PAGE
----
Tuesday, September 17, 2013

A Church of Many Tongues

I recently came upon a blog from "The Gospel Coalition" website written by David Wright.  In this article, Wright points out the disjointed nature of Christian education in many churches across North America.  For the most part Wright sticks to the segregation of age groups in churches as a primary cause that leads to throngs of young people leaving our churches.

Being a 2nd generation pastor I totally hear what Wright is saying.  For sure, this is one of the main issues of American Evangelical Christendom.  Covenant worship (AKA "Family worship") is not practiced as regularly today as it used to be (I would argue, the way God meant it to be).  We have become a religious segment which specializes in meeting needs.  Though meeting needs is a good thing, the question is whether or not we're doing a good job and if this is how God desires us worship.

Deuteronomy 6: 4ff seems to tell us the role of parents and the church is to bring up our children in the faith.

Ephesians 6: 1-4 rests the role of being discipled and discipling in parenting.  But, the greater context of Ephesians does point us to the church is unified in its efforts.  We are not alone, but rather one body in Christ.

Matthew 19: 13-15 supports the attitude we are to have with children.  They are not to be denied Christ.

Yet, interestingly enough the attitudes of adults and church leadership today are very much reflected here.  We often know how to say that Christian education is important to the little ones of our church.  We confess we fall short and that we want our children to be believers.  But, at the same time we do little to nothing about this truth.  Instead we focus on growing adult ministries and people because those are "our people" while perhaps some of us may also be thinking, "That's where the money comes from."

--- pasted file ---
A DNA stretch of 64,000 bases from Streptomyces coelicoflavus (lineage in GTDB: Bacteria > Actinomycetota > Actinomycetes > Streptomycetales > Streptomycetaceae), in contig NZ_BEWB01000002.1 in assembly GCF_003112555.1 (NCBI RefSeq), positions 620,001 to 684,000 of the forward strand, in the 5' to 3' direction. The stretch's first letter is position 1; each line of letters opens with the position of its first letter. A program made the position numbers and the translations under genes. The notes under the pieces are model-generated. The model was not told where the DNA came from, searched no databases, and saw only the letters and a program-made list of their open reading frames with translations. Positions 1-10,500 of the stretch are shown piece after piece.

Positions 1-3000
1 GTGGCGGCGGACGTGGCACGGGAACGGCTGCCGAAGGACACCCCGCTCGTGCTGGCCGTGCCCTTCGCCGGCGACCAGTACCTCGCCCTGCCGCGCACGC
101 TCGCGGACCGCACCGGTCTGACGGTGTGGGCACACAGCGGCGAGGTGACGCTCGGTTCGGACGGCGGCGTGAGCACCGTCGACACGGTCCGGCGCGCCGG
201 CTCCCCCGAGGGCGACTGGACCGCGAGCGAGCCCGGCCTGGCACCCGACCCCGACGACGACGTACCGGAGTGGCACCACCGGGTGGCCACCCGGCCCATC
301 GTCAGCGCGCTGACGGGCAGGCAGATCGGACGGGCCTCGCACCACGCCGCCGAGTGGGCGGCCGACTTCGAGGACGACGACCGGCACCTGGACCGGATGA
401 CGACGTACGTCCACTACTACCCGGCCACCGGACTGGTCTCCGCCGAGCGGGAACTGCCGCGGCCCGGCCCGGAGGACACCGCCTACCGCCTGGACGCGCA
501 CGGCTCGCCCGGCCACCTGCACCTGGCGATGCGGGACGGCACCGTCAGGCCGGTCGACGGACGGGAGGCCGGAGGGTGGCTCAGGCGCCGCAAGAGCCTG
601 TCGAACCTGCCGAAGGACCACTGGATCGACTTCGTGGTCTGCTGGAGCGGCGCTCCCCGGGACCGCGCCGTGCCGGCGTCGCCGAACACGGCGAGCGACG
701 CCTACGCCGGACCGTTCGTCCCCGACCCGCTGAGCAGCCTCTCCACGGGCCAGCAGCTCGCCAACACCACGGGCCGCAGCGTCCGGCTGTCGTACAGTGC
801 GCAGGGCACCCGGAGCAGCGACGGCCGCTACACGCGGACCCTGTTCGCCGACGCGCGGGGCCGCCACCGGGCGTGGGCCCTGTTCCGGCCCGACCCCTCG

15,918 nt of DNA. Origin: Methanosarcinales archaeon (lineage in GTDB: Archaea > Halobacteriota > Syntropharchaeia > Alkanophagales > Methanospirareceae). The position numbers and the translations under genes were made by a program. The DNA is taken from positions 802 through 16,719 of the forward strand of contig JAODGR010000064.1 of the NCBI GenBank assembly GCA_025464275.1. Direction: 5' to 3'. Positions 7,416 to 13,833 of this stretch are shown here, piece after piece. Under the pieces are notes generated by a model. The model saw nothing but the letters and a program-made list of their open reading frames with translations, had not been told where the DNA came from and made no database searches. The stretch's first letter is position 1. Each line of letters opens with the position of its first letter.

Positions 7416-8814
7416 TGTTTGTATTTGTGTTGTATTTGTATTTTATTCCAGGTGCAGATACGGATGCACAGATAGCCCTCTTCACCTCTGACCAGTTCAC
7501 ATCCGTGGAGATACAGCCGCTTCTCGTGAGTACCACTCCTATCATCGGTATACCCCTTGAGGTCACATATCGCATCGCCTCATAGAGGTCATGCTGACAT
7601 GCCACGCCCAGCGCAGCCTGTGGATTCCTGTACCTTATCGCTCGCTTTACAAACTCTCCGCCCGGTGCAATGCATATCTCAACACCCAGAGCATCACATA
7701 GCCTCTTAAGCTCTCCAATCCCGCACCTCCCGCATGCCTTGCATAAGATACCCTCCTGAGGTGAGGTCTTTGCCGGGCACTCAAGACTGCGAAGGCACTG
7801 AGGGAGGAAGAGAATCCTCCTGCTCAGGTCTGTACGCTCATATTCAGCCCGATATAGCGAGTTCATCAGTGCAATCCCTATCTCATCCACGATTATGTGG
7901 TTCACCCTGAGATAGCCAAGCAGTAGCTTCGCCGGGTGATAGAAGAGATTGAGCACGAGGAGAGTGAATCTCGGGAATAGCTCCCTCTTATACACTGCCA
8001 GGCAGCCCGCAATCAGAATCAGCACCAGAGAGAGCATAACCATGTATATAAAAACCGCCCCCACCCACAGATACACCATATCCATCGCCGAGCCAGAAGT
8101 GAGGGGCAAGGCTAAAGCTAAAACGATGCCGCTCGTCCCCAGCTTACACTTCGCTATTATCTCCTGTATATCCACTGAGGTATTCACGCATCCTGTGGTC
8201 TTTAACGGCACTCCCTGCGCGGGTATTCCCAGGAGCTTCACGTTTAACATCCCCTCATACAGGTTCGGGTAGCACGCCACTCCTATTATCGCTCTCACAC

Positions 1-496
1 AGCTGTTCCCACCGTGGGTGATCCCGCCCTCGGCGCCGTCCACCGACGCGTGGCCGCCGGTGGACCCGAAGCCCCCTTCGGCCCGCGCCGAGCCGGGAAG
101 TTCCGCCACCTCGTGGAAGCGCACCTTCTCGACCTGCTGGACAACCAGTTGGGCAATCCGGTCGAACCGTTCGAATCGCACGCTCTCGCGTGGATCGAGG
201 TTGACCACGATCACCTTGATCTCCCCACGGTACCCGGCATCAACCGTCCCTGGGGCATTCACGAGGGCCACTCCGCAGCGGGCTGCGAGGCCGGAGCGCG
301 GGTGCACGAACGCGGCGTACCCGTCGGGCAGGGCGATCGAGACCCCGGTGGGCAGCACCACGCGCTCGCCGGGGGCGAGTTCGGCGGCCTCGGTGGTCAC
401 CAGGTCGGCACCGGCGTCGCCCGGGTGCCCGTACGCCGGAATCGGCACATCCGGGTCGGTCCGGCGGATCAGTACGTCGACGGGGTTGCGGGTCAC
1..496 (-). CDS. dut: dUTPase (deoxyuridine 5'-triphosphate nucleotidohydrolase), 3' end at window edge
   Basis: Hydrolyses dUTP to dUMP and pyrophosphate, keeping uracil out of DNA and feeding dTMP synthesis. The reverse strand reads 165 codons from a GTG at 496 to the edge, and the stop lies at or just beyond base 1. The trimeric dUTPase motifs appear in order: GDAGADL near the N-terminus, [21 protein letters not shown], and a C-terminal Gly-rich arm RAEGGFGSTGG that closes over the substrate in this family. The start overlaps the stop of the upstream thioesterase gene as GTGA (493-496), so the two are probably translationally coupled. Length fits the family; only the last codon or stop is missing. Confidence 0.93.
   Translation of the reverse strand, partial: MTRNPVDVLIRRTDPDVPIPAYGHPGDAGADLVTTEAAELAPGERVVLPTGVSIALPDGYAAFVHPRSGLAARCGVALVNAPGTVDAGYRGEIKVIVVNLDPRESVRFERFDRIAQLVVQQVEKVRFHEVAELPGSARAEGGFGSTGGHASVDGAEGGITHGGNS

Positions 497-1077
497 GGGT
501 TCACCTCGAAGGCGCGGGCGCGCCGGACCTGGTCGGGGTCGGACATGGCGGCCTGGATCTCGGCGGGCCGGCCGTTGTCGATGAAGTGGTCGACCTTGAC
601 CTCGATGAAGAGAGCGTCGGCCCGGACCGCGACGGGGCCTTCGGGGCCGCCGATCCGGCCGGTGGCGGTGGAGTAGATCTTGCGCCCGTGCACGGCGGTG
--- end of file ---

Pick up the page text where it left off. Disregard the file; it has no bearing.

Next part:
In the book "Already Gone" by Ken Ham, Brit Breemer, and Todd Hillard, we are told that as churches we are failing our children.  They already decide by the time they are in 6th grade whether or not they would return to church when they have become adults.  Mostly with no's.  And why not?  On average, every year churched children get less than 5% of Biblical teaching time than they would instruction in their schools.  That's not even counting homework time, sports, music, or any other extracurricular activities.

In many Asian and other bilingual churches it's more of the same.  Our kids are too busied with the things of the world to ponder the spiritual reality they are part of.  What's worse is that in bilingual churches we are left with a great cultural and linguistic divide.

On both sides there is a lingering tension which snaps by the time the kids enter college.  Many young people do not return to their home churches because that is their "parent's" church.  Yet, often efforts to address this flight lead to much discussion and argument.  Parents don't want to be embarrassed and uncomfortable in a cultural setting that they're unfamiliar with just as much as their children.

So where is the hope for these churches?  That's where Wright doesn't go far enough in his blog.  Quite simply it comes from the top down.

When we read the book of Acts 2: 5-13 it describes how the Holy Spirit leads men to speak in the native tongues of those around them.  Peter subsequently preaches the gospel and there are masses moved by the Spirit to come and believe in Christ.

For church leaders today we must see this as an inspiration for us.  There is no task too hard, no divide too wide which the gospel of Christ cannot bridge.  That means that for people like me, 2nd generation pastors, our job is to reach across the isle and tell others to follow suit.  That also means that the 1st generation also be pliable to reach across that divide as well.

It also means that church leadership always seeks to promote the peace, purity, and unity of the church.  That is a call for all pastors.  For it is not their church, but the head of the church is Christ.  Sometimes that means that we give up things in order to bring people together.  Certainly, I have had my share of disagreements with leadership, but at the end of the day I submit to what the majority desires... because I can.  Submission and love are two key hallmarks to a healthy relationship because they promote unity.

Granted, it is not an easy path, but it is a path worth taking... because it's the call of God to serve Christ's church.  Leaders must always think like parents.  For when the kids see their parents they learn.  In the same way, we as pastors and lay leaders are seen as examples to our people.  We must stay united and rejoice in our points of agreement and encourage others to do the same.

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